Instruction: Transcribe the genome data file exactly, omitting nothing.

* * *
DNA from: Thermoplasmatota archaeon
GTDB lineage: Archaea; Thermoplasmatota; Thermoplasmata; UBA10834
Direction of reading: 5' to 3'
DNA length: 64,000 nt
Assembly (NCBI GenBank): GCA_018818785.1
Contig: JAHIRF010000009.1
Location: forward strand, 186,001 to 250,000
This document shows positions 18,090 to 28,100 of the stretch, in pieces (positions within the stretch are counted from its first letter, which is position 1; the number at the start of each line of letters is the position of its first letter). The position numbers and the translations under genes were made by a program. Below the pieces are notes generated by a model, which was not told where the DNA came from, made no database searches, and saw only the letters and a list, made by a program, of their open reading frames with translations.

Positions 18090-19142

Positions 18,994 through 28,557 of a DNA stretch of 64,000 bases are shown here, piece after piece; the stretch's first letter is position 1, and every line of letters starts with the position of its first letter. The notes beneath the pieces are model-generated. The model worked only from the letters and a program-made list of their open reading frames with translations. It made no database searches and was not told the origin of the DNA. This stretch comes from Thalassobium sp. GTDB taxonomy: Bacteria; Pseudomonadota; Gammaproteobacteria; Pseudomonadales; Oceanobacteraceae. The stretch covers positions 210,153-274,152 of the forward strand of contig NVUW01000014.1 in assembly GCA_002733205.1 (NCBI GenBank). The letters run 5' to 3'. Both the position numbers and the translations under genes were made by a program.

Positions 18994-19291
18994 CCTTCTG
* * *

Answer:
DNA from: Thermoplasmatota archaeon
GTDB lineage: Archaea; Thermoplasmatota; Thermoplasmata; UBA10834
Direction of reading: 5' to 3'
DNA length: 64,000 nt
Assembly (NCBI GenBank): GCA_018818785.1
Contig: JAHIRF010000009.1
Location: forward strand, 186,001 to 250,000
This document shows positions 18,090 to 28,100 of the stretch, in pieces (positions within the stretch are counted from its first letter, which is position 1; the number at the start of each line of letters is the position of its first letter). The position numbers and the translations under genes were made by a program. Below the pieces are notes generated by a model, which was not told where the DNA came from, made no database searches, and saw only the letters and a list, made by a program, of their open reading frames with translations.

Positions 18090-19142

Positions 18,994 through 28,557 of a DNA stretch of 64,000 bases are shown here, piece after piece; the stretch's first letter is position 1, and every line of letters starts with the position of its first letter. The notes beneath the pieces are model-generated. The model worked only from the letters and a program-made list of their open reading frames with translations. It made no database searches and was not told the origin of the DNA. This stretch comes from Thalassobium sp. GTDB taxonomy: Bacteria; Pseudomonadota; Gammaproteobacteria; Pseudomonadales; Oceanobacteraceae. The stretch covers positions 210,153-274,152 of the forward strand of contig NVUW01000014.1 in assembly GCA_002733205.1 (NCBI GenBank). The letters run 5' to 3'. Both the position numbers and the translations under genes were made by a program.

Positions 18994-19291
18994 CCTTCTG